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The house is on fire: Missoula youth pull the alarm

A look at Missoula's day of climate action

  • 3 min to read
The house is on fire: Missoula youth pull the alarm

Missoula’s students stood up for their futures on Sept. 20, organizing and executing the Missoula version of the International Climate Strike in conjunction with the worldwide movement, aimed at raising the alarm about climate change ahead of a United Nations Emergency Climate Summit.

Friday’s events included the main rally in Caras Park, followed by a demonstration at NorthWestern Energy, a family-friendly rally at the Courthouse and tree planting in the Rattlesnake area.

Students in Missoula will be striking from school all of this week to attend climate science education events, including speakers, films and workshops.

The day began with the large kickoff rally in Caras Park. Hundreds packed the park steps to listen to youth — high school and university students — spoke on various climate concerns. The main theme: they aren't being taught what they need to know about climate change.

The kick-off not only initiated the full day of climate action, but a whole week of school strikes and climate education for students.

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Later that afternoon, over 100 people rallied outside NorthWestern Energy’s Russell Street office, waving signs at passing traffic and singing climate-focused adaptations of Bob Dylan songs. 350 Montana organized the event to draw attention to the NorthWestern Energy’s new 20-year plan, which doesn’t include plans to cut carbon, 350 Montana co-chair Jeff Smith said. Instead of focusing on green energy sources, NorthWestern plans to raise rates for new solar customers, Smith said. 

“With our temperatures rising, with our children’s future in the balance, why would you make solar more expensive?” Smith asked the crowd.

NorthWestern spokesperson JoDee Black said the company “encourages productive dialogue” with community members, but she said without coal, the company wouldn’t be able to meet peak demand during severe cold snaps like Montana saw in February 2019. 

“A balanced portfolio keeps service safe, reliable and affordable for everyone,” she said.

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A few of the youngest protesters at Northwester Energy headed across the river around 2 p.m. for the Families Strike for Our Future rally at the Missoula County Courthouse. Others walked to the family-friendly rally from their middle schools, and a few were checked out of school by their parents to attend the event.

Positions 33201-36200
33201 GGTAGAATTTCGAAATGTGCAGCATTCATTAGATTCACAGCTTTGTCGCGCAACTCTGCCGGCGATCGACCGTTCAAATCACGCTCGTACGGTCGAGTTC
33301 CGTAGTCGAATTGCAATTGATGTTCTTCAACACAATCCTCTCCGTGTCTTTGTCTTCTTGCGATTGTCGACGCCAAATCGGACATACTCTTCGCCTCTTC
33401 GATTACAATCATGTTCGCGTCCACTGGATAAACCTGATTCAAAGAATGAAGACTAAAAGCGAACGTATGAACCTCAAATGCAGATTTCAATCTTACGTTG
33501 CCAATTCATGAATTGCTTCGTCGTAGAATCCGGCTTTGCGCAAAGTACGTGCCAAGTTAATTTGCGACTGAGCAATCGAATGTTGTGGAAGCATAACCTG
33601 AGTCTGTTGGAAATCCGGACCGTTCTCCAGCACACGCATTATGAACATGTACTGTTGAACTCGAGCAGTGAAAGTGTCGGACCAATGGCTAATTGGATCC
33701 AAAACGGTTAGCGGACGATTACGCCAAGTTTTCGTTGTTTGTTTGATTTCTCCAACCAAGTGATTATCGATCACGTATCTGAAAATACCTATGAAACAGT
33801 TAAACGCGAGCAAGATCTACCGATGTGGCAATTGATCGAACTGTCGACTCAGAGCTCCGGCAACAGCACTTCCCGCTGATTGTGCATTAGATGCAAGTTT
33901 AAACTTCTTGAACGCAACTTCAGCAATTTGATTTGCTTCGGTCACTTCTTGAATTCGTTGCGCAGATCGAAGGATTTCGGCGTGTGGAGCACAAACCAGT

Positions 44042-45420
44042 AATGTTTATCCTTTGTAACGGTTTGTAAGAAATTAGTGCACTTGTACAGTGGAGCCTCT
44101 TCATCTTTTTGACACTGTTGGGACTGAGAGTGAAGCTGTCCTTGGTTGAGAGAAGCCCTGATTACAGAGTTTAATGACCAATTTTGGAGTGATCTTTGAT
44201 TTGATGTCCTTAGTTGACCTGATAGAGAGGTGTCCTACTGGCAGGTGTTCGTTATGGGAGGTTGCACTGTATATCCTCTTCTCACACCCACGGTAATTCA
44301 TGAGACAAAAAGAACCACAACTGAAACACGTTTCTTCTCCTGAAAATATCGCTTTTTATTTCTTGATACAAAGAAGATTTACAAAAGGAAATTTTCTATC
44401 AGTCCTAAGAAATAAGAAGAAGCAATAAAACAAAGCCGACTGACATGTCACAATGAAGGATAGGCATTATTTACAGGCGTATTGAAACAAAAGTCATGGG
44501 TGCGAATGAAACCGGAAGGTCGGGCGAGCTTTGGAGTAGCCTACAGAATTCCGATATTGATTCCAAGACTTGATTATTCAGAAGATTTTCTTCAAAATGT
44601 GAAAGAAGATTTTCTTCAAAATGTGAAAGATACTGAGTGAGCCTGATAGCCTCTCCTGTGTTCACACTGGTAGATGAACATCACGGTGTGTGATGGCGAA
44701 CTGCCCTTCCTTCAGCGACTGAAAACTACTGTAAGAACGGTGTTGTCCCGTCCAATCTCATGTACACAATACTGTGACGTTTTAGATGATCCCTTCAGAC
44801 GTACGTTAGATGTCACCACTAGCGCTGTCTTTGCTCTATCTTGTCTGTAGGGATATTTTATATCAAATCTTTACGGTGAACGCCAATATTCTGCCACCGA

Students in Gillian Kessler's Missoula International School theatre class had been helping plan the rally all week. They walked down to the rally together. 

“This is serious business," Kessler told the class before their walk. "You are respectful and you are proud."

Once there, the students practiced their speeches on the lawn of the courthouse while waiting for the rally to begin. 

Bodin, an MIS eighth-grader and rally speaker, pledged to do everything he can to combat climate change and implored the audience to do the same.

“I am going to fix what I can now, but I can’t do it alone,” he said, calling for the expansion of renewable energy and a stop to the burning of fossil fuels. 

After the rally, Bodin said in an interview that it’s important that people are aware of how they’ll be impacted by climate change. Equipped with the right knowledge, we can stop all of this, he said. 

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Winona Bateman’s daughter shouldn’t need to learn how to spell the word “global” yet. But as she proudly shows her mother the posters she made…

 

Later in the afternoon, volunteers braved the autumn rain for a restoration project on Friday evening behind the PEAS farm in the Upper Rattlesnake. The volunteers assisted the City of Missoula Conservation Lands District in replacing non-native plants by planting, mulching, seeding and fencing a site. 

Morgan Valliant, conservation lands manager, said the site was cleared for agriculture and lost most of the native vegetation.

“Wildlife and critters are going to love this place in the years to come,” Valliant said.

Alexei Desmarais, one of the volunteers, found the restoration project through researching the global climate strike. 

“It’s important to do something tangible and hands-on,” Desmarais said. “Restoration projects are a great way to connect with people.”

Kids from the Clark Fork School helped with the planting. 

The organizers for the event included Climate Smart Missoula, Families for a Livable Climate and Missoula Parks and Recreation. 

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